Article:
WASHINGTON -- If there's one thing that tells you government in America is too big and unaccountable, it's when one branch of government stops another government from doing what it was set up to do, even if it's not the first agency's job. Case in point: Under President Barack Obama, the Food and Drug Administration stopped multiple states from carrying out executions because the agency had not approved the drugs they intended to use for lethal injection. Really.
President Donald Trump's Department of Justice is changing that.
On May 3, Steven Engel, head of the department's Office of Legal Counsel, posted a common-sense opinion that the FDA has no business approving execution drugs. "Consistent with the agency's practice in this area for several decades before 2017, we thus conclude that, when an article's intended use is to effectuate capital punishment by a state or the federal government, it is not subject to regulation under the (Federal Food, Drug, and Cosmetic Act)."
Engel's reasoning was simple. The FDA is supposed to determine if drugs or devices are "safe and effective for their intended uses -- a goal that markedly conflicts with the purpose of execution." This is something FDA officials should not have to be told.
How did this insanity get started?
In 2009, the U.S. manufacturers stopped producing sodium thiopental, a drug commonly used in three-drug lethal injection protocols. States that needed the drug began to look for supplies abroad.
In 2011, convicted killers from Arizona, California, and Tennessee sued to prompt the FDA to block the importation of sodium thiopental. In 2012, a federal judge issued a permanent injunction against the importation of the drug on the grounds it was FDA-unapproved and misbranded.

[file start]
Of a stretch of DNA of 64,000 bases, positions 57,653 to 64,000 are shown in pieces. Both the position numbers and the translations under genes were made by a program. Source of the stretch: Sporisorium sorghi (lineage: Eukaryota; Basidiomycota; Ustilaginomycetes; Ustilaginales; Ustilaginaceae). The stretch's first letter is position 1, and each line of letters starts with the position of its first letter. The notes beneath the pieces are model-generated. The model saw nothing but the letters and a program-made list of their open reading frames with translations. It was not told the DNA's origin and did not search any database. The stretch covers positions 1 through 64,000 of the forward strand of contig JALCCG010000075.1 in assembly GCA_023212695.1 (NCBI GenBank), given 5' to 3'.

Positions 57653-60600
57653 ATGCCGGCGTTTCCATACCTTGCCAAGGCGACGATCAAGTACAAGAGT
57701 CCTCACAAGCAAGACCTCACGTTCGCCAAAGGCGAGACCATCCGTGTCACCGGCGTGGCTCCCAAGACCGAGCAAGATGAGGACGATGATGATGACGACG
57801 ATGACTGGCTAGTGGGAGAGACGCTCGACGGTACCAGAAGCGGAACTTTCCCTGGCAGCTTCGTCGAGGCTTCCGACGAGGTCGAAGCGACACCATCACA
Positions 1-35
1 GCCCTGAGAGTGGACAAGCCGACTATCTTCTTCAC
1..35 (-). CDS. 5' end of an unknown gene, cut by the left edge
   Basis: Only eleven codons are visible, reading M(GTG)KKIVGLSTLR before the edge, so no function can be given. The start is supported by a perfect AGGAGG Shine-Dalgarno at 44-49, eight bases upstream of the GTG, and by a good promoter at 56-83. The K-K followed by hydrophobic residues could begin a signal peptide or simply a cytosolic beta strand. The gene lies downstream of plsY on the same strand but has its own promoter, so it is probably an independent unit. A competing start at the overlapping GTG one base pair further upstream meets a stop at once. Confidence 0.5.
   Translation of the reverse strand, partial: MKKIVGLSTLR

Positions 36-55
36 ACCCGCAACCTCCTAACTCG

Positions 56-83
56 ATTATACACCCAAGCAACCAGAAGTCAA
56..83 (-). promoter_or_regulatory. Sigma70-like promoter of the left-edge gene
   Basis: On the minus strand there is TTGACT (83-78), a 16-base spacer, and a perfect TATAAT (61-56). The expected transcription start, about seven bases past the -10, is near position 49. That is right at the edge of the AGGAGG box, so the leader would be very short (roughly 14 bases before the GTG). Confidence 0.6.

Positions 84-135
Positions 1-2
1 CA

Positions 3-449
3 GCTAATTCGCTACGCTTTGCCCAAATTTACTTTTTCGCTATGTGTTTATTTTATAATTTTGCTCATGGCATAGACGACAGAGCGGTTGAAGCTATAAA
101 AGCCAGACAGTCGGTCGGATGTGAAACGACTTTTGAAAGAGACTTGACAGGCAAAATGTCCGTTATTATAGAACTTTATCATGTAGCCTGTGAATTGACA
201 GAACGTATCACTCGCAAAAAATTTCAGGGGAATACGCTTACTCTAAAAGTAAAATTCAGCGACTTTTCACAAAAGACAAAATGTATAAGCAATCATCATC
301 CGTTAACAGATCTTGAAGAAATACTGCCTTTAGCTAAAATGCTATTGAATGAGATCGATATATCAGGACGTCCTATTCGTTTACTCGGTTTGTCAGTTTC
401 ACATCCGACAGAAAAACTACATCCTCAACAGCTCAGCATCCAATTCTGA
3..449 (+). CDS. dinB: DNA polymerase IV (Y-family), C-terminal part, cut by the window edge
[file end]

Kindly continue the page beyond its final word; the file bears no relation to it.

The FDA cited that injunction after it seized thiopental shipped to Arizona and Texas in 2015.
"We have single federal judges all over the country who are just deciding" that they can bend the law to their politics, argued Michael Rushford, president of the pro-death penalty Criminal Justice Legal Foundation in Sacramento, California. If governors and state attorneys general choose not to combat such rulings, "three people can shut down a law."
It didn't matter that the U.S. Supreme Court had upheld the constitutionality of lethal injection under a three-drug protocol by a 7-2 vote in 2008. Death penalty opponents can be highly successful in gaming the system because players in that system want to be gamed.
Nor did it matter that, in 2000, the Supreme Court ruled Congress did not give the FDA authority to regulate tobacco, "because there is no safe or therapeutic purpose to smoking," wrote Justice Sandra Day O'Connor. Likewise, there is no such thing as a safe execution, but if at first, you don't succeed ...
Obama's FDA went along with a bad judicial decision without regard to Supreme Court rulings and states' rights because it could grind down legal policies virtually anonymously.
Obama, by the way, said he was in favor of the death penalty. In his 2006 book, "The Audacity of Hope," Obama explained, "While the evidence tells me the death penalty does little to deter crime, I believe there are some crimes -- mass murder, the rape, and murder of a child -- so heinous, so beyond the pale, that the community is justified in expressing the full measure of its outrage by meting out the ultimate punishment."
Then he let his FDA do the bidding of death row inmates who could not win in court.
In 2015, a legal challenge to a different drug upheld Oklahoma's three-drug protocol by a 5-4 vote. Writing for the majority in the Glossip decision, Justice Samuel Alito argued, "Because it is settled that capital punishment is constitutional," it "necessarily follows that there must be a (constitutional) means of carrying it out."
All four inmates behind the suit had been sentenced to death for heinous crimes. One hired a man to bludgeon his employer to death. One murdered his 9-month-old daughter by snapping her spine in half. One murdered a food service supervisor in prison, and the fourth anally raped and murdered an 11-month-old girl.
Wednesday, President Donald Trump told the 38th Annual National Peace Officers' Memorial Service that he believes in the death penalty and "it's got to be fair, but it's got to go fast." Already, his Department of Justice had told the FDA to stick to its mandate.
"There really is a new sheriff in town," marveled Rushford, "which is wonderful."